Plasma Adenosine Levels Increase in Patients With Chronic Heart Failure
Background Adenosine is believed to be cardioprotective; however, it has not been elucidated whether the plasma adenosine level is increased in chronic heart failure.
Methods and Results Seventy-one patients attending a specialized heart failure clinic during a 6-month period were grouped according to the cause of chronic heart failure and the New York Heart Association function class. There were 40 patients with chronic heart failure due to ischemic heart diseases and 31 patients with valvular heart diseases and dilated cardiomyopathy. Control subjects consisted of 64 healthy laboratory staff members and patients without chronic heart failure. We found that the plasma adenosine levels were increased in patients with ischemic and nonischemic heart failure (218±23 and 211±21 nmol/L, respectively, versus 62±3 nmol/L for healthy subjects) and that the extent of increases in adenosine levels correlated well with the severity of chronic heart failure.
Conclusions We conclude that adenosine levels in the systemic blood increase in patients in ischemic and nonischemic chronic heart failure. Because adenosine counteracts catecholamine-, renin-angiotensin–, and cytokine-induced cellular injury, increased adenosine levels may be endogenous compensatory mechanisms for heart failure.
Chronic heart failure is characterized by the reduction of cardiac performance; however, several neurohumoral factors are reported to deteriorate chronic heart failure.1 Catecholamine, renin-angiotensin, and cytokines are thought to be involved in the pathophysiology of chronic heart failure.2 3 4 Indeed, chronic heart failure is effectively treated by β-adrenoceptor antagonists and ACE inhibitors,2 3 4 and these drugs have proved effective for the treatment of chronic heart failure in large studies. Interestingly, activation of protein kinase C by norepinephrine and angiotensin II activates ecto-5′-nucleotidase, an enzyme responsible for production of adenosine, and cytokines increase transcriptional and protein levels of ecto-5′-nucleotidase,5 both of which may increase plasma adenosine levels. Adenosine, produced not only in cardiomyocytes but also in endothelial cells, is known to be cardioprotective via adenosine receptors6 7 through the following mechanisms: (1) attenuation of release of catecholamine, β-adrenoceptor–mediated myocardial hypercontraction, and Ca2+ overload via A1 receptors; and (2) increases in coronary blood flow and inhibition of platelet and leukocyte activation via A2 receptors. Furthermore, adenosine inhibits renin release and tumor necrosis factor-α production in experimental models.8 9 However, there has been no report of the metabolism of endogenous adenosine in chronic heart failure.
Therefore, the present study was undertaken to examine whether plasma adenosine levels are increased or decreased in patients with chronic heart failure.
Subjects and Study Design
Seventy-one patients (mean age, 52±2 years old; range, 25 to 81) attending a specialized heart failure clinic during a 6-month period were grouped according to causes of chronic heart failure and the New York Heart Association (NYHA) function class. Use of drugs for the treatment of chronic heart failure was noted. The Table⇓ presents the patients’ characteristics. There were 40 patients with chronic heart failure due to ischemic heart diseases and 31 patients with chronic heart failure due to valvular heart diseases (12 with mitral regurgitation and 5 with aortic regurgitation) or dilated cardiomyopathy (14). These diseases were diagnosed by a catheterization examination and myocardial biopsy. Control subjects were 64 healthy laboratory staff members and patients without chronic heart failure (mean age, 50±2 years old; range, 25 to 79). All of the subjects refrained from smoking and drinking alcohol for ≥30 days during hospitalization. Seventeen of 40 patients with ischemic heart failure, 18 of 31 with nonischemic heart failure, and 19 of 64 control subjects were smokers before hospitalization; 21 of 40 patients with ischemic heart failure, 23 of 31 with nonischemic heart failure, and 26 of 64 control subjects were alcohol drinkers before hospitalization. Plasma adenosine levels were determined by radioimmunoassay as previously reported.10 We also measured plasma norepinephrine levels11 in 65 patients with chronic heart failure. Blood was sampled ≥15 minutes after patients had been resting in bed. We measured adenosine levels at 7:30 am, before breakfast, with patients in a fasting condition. In another 16 control subjects (mean age, 54±2 years old; range, 30 to 68), we confirmed that the day-to-day differences were not significant (plasma adenosine levels: 59±6 nmol/L at the time of the first measurement, 53±8 nmol/L 14 days later, and 63±7 nmol/L 28 days later). Furthermore, we measured plasma adenosine levels in another 10 healthy laboratory staff members before breakfast (at 7 am; 57±6 nmol/L), before and after lunch (at 11 am and 1 pm; 63±9 and 65±8 nmol/L, respectively), before and after dinner (at 6 and 8 pm; 54±9 and 67±7 nmol/L, respectively), and just before sleep (at 10 pm; 60±6 nmol/L) and found that the variation of plasma adenosine levels during the course of a day was not significant. In this preliminary study, we confirmed that there were no significant time- or fasting condition–dependent differences in plasma adenosine levels in a day.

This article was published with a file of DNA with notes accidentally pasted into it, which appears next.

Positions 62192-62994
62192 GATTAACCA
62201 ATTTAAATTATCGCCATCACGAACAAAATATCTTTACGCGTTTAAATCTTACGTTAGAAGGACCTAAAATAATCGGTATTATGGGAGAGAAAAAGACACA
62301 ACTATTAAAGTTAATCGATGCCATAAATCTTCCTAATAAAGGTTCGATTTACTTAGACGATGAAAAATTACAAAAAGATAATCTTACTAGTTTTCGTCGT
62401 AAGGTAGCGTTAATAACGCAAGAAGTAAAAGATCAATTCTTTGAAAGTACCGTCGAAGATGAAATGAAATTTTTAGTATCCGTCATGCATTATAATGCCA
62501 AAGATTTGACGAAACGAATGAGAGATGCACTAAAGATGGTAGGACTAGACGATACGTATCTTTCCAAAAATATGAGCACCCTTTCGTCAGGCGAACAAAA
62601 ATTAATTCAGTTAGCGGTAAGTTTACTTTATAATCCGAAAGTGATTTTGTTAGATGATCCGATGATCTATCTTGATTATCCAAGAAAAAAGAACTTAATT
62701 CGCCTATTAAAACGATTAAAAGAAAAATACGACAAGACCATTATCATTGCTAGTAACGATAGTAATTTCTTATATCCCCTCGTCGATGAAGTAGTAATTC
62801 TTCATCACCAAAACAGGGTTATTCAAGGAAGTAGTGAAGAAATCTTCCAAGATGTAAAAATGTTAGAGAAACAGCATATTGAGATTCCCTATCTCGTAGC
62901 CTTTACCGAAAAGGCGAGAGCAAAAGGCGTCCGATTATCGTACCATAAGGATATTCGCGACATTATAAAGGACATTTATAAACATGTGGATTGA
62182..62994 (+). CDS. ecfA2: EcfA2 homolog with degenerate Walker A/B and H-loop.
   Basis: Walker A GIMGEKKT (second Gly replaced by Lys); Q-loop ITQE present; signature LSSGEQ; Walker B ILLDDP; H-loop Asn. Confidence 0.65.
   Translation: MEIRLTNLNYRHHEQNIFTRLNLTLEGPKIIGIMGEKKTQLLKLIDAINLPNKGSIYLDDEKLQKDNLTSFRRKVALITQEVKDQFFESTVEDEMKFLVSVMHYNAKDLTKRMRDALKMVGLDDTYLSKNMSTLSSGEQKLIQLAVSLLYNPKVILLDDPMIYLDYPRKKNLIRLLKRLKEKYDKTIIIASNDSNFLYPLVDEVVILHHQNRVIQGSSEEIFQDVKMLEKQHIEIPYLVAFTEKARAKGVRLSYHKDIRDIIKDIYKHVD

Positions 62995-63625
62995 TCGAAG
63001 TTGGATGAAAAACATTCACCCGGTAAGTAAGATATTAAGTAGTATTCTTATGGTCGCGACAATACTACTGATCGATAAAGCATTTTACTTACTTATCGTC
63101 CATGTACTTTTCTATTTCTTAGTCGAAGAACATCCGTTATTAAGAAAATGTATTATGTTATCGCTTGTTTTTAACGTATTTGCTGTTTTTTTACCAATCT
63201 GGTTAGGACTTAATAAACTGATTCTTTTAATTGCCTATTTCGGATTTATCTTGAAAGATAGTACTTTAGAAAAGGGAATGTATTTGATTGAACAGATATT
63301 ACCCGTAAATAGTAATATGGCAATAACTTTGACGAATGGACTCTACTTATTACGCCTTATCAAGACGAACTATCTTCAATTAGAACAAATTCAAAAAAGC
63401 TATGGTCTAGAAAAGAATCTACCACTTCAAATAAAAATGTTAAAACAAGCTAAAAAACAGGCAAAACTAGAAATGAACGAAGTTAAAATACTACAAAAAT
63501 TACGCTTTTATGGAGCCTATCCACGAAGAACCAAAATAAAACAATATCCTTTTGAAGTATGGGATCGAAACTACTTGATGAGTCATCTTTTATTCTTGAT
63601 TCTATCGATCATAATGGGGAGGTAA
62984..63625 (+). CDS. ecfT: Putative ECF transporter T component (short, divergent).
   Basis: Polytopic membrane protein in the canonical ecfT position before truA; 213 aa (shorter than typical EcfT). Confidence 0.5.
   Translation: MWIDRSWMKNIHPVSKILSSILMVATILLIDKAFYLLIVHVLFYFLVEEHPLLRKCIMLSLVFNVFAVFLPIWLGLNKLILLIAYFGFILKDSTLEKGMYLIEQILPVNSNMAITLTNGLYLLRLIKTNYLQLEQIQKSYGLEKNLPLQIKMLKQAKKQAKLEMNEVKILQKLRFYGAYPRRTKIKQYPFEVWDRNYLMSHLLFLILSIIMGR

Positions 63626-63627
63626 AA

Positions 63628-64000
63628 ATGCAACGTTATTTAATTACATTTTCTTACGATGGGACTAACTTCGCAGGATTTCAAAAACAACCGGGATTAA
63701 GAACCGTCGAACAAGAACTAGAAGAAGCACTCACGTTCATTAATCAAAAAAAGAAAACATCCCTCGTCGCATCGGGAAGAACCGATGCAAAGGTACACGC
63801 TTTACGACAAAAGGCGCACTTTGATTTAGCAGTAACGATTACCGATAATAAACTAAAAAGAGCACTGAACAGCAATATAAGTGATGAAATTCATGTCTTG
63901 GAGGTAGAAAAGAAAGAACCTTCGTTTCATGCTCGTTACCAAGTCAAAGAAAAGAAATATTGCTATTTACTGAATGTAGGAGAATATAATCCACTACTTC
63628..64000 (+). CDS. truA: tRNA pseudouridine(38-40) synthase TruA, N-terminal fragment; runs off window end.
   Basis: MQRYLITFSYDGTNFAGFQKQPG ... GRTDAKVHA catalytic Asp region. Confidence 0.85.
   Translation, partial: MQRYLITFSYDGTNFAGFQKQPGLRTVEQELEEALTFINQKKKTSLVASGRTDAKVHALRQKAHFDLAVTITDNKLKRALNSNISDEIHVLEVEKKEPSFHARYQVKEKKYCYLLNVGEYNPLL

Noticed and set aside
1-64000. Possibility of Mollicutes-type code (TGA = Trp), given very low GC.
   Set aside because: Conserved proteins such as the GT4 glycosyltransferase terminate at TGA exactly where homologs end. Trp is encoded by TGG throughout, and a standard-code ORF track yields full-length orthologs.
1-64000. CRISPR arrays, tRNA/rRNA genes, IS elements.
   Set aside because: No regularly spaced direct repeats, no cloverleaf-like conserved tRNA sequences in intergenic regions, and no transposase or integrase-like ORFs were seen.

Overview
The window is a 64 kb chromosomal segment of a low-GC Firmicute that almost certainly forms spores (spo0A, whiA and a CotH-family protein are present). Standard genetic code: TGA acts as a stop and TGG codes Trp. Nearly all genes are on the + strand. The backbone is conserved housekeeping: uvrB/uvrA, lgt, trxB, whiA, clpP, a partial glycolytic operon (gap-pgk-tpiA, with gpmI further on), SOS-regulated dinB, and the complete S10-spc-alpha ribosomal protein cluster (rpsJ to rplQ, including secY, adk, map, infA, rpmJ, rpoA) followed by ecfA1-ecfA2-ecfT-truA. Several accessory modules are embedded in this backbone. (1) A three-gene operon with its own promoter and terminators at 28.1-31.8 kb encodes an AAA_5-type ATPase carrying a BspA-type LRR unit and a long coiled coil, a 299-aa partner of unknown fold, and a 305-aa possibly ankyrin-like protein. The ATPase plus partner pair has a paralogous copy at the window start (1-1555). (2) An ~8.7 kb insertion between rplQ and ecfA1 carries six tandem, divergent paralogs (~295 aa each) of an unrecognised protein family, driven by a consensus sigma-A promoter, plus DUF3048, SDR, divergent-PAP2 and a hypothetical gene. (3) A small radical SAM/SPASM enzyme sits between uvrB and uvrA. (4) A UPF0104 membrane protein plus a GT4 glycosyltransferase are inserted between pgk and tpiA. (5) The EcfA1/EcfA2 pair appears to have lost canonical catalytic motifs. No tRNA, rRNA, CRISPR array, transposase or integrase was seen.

Data are presented as mean±SEM, and ANOVA was used to test differences in plasma adenosine levels. When the levels of plasma adenosine reached significance, the Bonferroni test was used to obtain a probability value. A value of P<.05 was considered significant. The dependency of plasma adenosine levels on the administered drugs was tested by use of multiple regression analysis.